An efficient method for highly selective preparation of the high value-added benzyl alcohol (BOL) and benzaldehyde (BAL) from liquid-phase catalytic oxidation of toluene with molecular oxygen over CeO2-MnOx composite oxides...
Copper-containing mixed metal oxides are one of the most promising catalysts of selective catalytic oxidation of ammonia. These materials are characterized by high catalytic efficiency; however, process selectivity to dinitrogen is still an open challenge. The set of Cu-Zn-Al-O and Ce/Cu-Zn-Al-O mixed metal oxides were tested as catalysts of selective catalytic oxidation of ammonia. At the low-temperature range, from 250 °C up to 350 °C, materials show high catalytic activity and relatively high selectivity to dinitrogen. Samples with the highest Cu loading 12 and 15 mol.% of total cation content were found to be the most active materials. Additional sample modification by wet impregnation of cerium (8 wt.%) improves catalytic efficiency, especially N2 selectivity. The comparison of catalytic tests with results of physicochemical characterization allows connecting the catalysts efficiency with the form and distribution of CuO on the samples’ surface. The bulk-like well-developed phases were associated with sample activity, while the dispersed CuO phases with dinitrogen selectivity. Material characterization included phase composition analysis (X-ray powder diffraction, UV-Vis diffuse reflectance spectroscopy), determination of textural properties (low-temperature N2 sorption, scanning electron microscopy) and sample reducibility analysis (H2 temperature-programmed reduction).
Lignin, a complex aromatic polymer with different types of methoxylated phenylpropanoid connections, enables the sustainable supply of value-added chemicals and biofuels through its use as a feedstock. Despite the development of numerous methodologies that upgrade lignin to high-value chemicals such as drugs and organic synthesis intermediates, the variety of valuable products obtained from lignin is still very limited, mainly delivering hydrocarbons and oxygenates. Using selective oxidation and activation cleavage of lignin, we can obtain value-added aromatics, including phenols, aldehydes, ketones, and carboxylic acid. However, biorefineries will demand a broad spectrum of fine chemicals in the future, not just simple chemicals like aldehydes and ketones containing simple C = O groups. In particular, most n-containing aromatics, which have found important applications in materials science, agro-chemistry, and medicinal chemistry, such as amide, aniline, and nitrogen heterocyclic compounds, are obtained through n-containing reagents mediating the oxidation cleavage in lignin. This tutorial review provides updates on recent advances in different classes of chemicals from the catalytic oxidation system in lignin depolymerization, which also introduces those functionalized products through a conventional synthesis method. A comparison with traditional synthetic strategies reveals the feasibility of the lignin model and real lignin utilization. Promising applications of functionalized compounds in synthetic transformation, drugs, dyes, and textiles are also discussed.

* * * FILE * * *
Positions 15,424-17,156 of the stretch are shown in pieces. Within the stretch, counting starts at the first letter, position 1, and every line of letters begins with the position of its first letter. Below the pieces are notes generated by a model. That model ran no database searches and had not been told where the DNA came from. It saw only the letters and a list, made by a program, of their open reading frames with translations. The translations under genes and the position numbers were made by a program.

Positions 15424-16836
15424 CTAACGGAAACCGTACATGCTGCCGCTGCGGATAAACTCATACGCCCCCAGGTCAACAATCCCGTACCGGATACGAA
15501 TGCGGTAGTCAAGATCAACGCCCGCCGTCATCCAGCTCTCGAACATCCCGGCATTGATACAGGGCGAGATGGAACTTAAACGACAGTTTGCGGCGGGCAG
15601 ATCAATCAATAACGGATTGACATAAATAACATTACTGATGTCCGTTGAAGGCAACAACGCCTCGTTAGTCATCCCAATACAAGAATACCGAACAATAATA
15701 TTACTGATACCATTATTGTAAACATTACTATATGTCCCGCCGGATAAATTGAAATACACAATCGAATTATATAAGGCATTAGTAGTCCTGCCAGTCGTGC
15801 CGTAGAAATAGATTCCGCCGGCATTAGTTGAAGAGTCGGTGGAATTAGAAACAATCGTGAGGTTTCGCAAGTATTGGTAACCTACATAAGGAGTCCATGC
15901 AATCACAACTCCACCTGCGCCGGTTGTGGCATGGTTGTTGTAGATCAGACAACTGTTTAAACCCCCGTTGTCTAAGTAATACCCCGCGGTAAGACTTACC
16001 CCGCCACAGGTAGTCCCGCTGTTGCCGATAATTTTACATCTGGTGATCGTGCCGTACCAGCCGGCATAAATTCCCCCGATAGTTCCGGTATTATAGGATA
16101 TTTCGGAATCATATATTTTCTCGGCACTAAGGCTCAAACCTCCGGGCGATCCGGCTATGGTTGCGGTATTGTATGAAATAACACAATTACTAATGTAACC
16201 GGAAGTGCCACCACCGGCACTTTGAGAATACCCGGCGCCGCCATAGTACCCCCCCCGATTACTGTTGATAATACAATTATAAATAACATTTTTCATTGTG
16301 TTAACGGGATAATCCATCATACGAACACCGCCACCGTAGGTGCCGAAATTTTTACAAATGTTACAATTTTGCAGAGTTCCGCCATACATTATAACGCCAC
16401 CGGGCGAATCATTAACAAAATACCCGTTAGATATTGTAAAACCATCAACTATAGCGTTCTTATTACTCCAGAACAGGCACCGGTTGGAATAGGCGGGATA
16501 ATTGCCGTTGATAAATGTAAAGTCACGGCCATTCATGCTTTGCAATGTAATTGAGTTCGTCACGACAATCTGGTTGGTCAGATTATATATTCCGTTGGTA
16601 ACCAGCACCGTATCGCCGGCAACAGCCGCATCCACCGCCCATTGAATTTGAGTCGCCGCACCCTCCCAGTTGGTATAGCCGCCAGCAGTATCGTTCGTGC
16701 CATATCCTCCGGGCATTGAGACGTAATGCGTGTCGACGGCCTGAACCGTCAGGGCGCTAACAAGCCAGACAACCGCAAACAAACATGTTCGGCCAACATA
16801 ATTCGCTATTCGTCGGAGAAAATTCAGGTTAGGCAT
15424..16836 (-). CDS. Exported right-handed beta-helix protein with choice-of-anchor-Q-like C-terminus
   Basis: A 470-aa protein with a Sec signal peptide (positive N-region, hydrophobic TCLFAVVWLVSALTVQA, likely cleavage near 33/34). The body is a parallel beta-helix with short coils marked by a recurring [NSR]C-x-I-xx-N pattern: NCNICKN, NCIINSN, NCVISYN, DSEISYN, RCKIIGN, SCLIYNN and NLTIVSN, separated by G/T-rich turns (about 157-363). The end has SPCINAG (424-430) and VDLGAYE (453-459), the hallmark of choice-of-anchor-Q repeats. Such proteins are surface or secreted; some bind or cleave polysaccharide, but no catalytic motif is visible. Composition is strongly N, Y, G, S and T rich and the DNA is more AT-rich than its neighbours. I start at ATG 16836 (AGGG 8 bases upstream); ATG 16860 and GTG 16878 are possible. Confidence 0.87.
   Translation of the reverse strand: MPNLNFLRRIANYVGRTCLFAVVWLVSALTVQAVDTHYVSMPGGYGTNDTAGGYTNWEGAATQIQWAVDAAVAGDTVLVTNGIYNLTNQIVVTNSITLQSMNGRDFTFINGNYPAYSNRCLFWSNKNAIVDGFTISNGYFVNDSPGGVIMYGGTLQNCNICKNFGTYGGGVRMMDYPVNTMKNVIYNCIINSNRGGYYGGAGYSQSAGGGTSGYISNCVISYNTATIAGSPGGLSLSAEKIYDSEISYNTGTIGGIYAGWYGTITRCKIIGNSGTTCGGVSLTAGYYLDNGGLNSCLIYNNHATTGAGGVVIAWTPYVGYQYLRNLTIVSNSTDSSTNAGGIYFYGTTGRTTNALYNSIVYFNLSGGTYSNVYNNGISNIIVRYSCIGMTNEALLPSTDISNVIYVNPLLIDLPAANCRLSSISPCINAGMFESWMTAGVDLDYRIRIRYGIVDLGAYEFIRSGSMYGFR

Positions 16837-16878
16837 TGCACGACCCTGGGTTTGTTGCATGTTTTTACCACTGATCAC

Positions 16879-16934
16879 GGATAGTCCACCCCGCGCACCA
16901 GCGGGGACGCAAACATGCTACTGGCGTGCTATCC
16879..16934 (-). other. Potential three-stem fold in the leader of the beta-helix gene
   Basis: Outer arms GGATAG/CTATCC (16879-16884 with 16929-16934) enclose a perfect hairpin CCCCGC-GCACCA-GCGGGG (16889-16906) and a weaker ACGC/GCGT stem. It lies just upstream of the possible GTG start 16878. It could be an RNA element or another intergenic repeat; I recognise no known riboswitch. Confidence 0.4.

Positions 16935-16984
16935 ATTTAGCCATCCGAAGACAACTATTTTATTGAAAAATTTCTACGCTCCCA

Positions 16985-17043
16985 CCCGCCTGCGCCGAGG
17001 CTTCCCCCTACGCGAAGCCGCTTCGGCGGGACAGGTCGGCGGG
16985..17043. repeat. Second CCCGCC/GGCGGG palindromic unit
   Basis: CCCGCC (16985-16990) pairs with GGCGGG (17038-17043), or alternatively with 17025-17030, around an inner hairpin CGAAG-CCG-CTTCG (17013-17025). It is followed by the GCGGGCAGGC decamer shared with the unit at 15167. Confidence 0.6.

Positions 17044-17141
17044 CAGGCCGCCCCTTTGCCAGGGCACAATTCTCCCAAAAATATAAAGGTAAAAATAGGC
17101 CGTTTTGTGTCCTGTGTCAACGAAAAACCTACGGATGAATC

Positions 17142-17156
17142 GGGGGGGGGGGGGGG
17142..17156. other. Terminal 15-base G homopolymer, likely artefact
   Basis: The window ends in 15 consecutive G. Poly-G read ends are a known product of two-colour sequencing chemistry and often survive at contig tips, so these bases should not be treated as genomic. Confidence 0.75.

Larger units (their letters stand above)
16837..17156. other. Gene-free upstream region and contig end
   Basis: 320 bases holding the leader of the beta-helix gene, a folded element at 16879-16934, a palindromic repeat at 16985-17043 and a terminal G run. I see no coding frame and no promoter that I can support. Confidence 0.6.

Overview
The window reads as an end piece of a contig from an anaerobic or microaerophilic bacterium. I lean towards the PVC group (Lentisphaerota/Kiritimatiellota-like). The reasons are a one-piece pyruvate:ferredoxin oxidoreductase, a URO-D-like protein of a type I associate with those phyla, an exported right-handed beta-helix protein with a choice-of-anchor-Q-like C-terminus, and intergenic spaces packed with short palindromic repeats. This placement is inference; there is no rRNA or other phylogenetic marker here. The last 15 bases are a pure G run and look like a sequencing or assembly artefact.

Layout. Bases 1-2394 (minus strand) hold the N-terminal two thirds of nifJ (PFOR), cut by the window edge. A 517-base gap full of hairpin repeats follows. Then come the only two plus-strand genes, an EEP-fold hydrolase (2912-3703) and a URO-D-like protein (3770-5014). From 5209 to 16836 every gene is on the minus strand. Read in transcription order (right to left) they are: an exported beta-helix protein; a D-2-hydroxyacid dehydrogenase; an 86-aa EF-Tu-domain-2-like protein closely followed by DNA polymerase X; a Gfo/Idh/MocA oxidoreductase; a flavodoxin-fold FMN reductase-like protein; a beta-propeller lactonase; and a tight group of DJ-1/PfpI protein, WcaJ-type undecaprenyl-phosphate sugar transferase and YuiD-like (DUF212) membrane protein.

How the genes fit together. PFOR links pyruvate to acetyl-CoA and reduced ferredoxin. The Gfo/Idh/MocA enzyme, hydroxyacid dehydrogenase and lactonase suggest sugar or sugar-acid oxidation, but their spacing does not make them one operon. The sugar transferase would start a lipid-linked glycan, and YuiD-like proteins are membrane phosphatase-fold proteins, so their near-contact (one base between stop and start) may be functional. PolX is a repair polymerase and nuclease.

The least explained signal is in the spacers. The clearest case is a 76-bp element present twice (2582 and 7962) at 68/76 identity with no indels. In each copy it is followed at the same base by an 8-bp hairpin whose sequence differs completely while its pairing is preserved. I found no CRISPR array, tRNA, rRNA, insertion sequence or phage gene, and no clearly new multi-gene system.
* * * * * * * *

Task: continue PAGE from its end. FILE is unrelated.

AbstractThe selective oxidative conversion of seven representative fully characterized biomasses recovered as secondary feedstocks from the agroindustry is reported. The reaction system, known as the “OxFA process,” involves a homogeneous polyoxometalate catalyst (H8PV5Mo7O40), gaseous oxygen, p-toluene sulfonic acid, and water as solvent. It took place at 20 bar and 90 °C and transformed agro-industrial wastes, such as coffee husks, cocoa husks, palm rachis, fiber and nuts, sugarcane bagasse, and rice husks into biogenic formic acid, acetic acid, and CO2 as sole products. Even though all samples were transformed; remarkably, the reaction obtains up to 64, and 55% combined yield of formic and acetic acid for coffee and cocoa husks as raw material within 24 h, respectively. In addition to the role of the catalysts and additive for promoting the reaction, the influence of biomass components (hemicellulose, cellulose and lignin) into biogenic formic acid formation has been also demonstrated. Thus, these results are of major interest for the application of novel oxidation techniques under real recovered biomass for producing value-added products.